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Signature requirements

  1. #1
    Question Signature requirements
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    Hello!

    We are having a debate in the office about preliminary operative reports vs electronically signed reports.

    It is debated you can code and submit a claim based off a preliminary report. Some feel per Medicare guidelines the report MUST be authenticated/electronically signed off on before a report is coded and a claim is filed.

    Does anyone have any type of supporting documentation about this issue? I would really appreciate it. Thank you!!!

  2. #2
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    Medicare does state that documentation must be signed in order to be acceptable. I recently had a request for redetermination denied by them because without noticing it, I sent as documentation an office note that had not been electronically signed yet. Medicare actually stated in their decision letter that had the office notes been signed, they would have reprocessed the charge for payment. Fortunately, there is another level of appeal. I say all that to say that what that person said about Medicare is true. So really, it's not good to code from preliminary reports, which is basically what an unsigned report is. The doctor could very well go back to sign the report and change something that affects the coding unbeknown to the coder. I guess it would depend upon how your documentation system is set up, but until the doctor has finalized and signed the report, it really shouldn't be coded.
    K-CPC

  3. #3
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    Quote Originally Posted by danilyn View Post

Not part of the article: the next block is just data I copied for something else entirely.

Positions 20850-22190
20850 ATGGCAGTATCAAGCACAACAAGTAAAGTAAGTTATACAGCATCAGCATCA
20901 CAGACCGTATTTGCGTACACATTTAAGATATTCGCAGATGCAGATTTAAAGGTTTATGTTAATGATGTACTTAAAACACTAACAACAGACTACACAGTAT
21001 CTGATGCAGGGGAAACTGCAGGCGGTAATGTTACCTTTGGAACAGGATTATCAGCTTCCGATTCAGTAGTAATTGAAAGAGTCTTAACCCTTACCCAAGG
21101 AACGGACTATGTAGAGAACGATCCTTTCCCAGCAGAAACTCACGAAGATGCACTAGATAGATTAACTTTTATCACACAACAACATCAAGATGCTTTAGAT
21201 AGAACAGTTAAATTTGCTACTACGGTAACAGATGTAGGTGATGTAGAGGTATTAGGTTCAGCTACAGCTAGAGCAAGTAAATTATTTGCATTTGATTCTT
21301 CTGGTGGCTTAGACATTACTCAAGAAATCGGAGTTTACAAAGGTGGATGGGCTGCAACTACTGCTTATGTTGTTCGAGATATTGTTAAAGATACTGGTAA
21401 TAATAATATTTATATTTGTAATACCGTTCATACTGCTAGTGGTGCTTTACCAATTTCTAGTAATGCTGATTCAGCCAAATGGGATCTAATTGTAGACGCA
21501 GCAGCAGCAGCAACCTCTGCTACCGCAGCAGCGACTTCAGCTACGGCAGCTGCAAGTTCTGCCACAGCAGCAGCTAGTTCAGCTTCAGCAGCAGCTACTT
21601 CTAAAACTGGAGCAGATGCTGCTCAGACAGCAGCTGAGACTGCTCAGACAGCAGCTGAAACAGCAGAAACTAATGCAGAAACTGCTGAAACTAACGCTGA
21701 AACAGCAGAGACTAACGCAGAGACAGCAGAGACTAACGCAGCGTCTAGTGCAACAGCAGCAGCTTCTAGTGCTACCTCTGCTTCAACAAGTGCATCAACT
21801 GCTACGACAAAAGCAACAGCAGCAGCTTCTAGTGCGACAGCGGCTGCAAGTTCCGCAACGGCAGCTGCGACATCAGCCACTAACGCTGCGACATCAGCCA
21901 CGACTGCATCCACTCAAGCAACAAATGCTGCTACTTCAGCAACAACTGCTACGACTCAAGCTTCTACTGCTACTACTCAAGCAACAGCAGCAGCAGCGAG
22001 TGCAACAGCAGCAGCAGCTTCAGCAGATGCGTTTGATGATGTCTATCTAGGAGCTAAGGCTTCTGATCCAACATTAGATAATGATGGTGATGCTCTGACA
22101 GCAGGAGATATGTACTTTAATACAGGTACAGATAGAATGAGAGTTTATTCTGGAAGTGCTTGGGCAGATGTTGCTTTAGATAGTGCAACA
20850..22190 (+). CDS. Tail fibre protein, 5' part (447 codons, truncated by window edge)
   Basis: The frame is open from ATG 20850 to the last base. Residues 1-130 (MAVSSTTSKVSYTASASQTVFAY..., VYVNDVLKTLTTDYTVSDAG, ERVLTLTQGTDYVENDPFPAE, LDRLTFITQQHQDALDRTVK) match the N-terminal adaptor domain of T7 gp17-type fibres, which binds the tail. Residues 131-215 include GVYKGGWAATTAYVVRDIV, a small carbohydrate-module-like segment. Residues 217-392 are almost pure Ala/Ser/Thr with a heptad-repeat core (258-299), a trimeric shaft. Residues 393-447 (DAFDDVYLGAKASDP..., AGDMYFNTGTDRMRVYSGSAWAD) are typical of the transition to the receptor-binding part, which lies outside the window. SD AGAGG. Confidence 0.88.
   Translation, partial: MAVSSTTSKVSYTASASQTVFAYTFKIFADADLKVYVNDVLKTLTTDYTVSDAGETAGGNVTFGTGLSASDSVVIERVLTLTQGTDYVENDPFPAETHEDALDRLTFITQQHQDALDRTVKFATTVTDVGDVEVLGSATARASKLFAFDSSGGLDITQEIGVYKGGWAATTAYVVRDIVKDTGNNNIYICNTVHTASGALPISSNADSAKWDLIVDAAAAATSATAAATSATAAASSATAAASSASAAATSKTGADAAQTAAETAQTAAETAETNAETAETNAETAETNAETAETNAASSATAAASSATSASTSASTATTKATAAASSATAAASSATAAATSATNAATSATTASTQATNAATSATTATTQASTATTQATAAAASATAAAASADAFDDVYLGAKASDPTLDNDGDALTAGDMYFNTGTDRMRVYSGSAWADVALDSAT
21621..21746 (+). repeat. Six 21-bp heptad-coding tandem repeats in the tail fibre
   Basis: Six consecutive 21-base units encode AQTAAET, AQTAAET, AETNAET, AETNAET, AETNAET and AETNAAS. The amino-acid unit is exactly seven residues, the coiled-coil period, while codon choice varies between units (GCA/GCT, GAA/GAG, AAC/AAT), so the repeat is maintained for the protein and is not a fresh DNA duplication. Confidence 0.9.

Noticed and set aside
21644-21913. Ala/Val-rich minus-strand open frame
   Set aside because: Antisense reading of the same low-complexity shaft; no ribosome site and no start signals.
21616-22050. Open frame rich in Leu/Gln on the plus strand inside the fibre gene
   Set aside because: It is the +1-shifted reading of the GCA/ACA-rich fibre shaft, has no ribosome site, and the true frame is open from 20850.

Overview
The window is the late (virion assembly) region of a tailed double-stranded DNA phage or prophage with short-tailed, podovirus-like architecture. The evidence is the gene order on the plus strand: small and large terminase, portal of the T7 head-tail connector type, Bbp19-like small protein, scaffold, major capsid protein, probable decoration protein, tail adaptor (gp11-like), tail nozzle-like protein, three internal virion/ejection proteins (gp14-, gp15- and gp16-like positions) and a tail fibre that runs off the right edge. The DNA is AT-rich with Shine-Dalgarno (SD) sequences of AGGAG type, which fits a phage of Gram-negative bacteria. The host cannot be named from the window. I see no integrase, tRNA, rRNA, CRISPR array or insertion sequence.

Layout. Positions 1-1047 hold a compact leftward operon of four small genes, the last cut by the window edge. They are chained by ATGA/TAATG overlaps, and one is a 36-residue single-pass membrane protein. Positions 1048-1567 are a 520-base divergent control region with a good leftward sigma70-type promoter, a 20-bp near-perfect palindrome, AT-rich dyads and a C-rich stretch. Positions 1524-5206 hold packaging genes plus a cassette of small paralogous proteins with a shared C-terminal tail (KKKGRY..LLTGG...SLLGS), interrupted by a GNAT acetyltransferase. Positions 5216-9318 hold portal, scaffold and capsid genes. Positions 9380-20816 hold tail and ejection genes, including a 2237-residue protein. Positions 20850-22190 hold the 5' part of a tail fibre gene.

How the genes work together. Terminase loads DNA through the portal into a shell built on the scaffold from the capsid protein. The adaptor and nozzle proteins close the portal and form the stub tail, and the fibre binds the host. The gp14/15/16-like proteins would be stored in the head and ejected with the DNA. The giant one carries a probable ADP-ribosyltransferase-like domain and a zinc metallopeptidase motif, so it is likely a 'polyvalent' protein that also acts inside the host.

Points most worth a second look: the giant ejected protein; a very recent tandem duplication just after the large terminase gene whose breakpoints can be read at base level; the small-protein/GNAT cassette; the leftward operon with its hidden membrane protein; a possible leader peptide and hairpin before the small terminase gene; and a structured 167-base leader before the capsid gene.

Hello!

    We are having a debate in the office about preliminary operative reports vs electronically signed reports.

    It is debated you can code and submit a claim based off a preliminary report. Some feel per Medicare guidelines the report MUST be authenticated/electronically signed off on before a report is coded and a claim is filed.

    Does anyone have any type of supporting documentation about this issue? I would really appreciate it. Thank you!!!
    CMS Documentation Guidelines has a section called "General Principles of Medical Record Documentation", which is applicable to all types of professional services...
    Item #1 says, "The medical record should be complete and legible."
    Item #2 says, "The documentation for each encounter should include...date and legible identity of the observer [in other words, the author]"
    Item #7: "The CPT and ICD-9-CM codes reported on the health insurance claim form or billing statement should be supported by documentation in the medical record."
    The physician's signature on the claim is attesting that all services reported are supported by medical record documentation, which has been verified as complete and accurate. I would say that taking those things into consideration, the operative report should be complete and signed, at least before claim submission.

    It's usually better to go off of a final report anyways - by then, any pathology reports, or final thoughts from the physician regarding the patient's diagnosis/condition/outcome of the procedure, should be available for you to select more accurate and specific codes, which is usually beneficial to getting the claim paid on the first submission anyways. If they're in a hurry to get paid, then they should complete their documentation in a timely manner. You could code off of the preliminary report, but I would strongly advise holding the claim until you're able to verify the code selection, when the final report is complete, to avoid any compliance risks.

    So, in a nutshell, my logic on the issue looks like this:
    Not Documented = Not Done (No claim can be submitted for services not documented)
    Not Signed = Not Documented (Completely)
    So, by association: Not Signed = Not Done = No claim

    Hope that helps!
    http://www.cms.gov/MLNMattersArticle...ads/MM6698.pdf

  4. #4
    Default
    Thank you for your thoughts on this issue. I agree with the statements you guys have provided.

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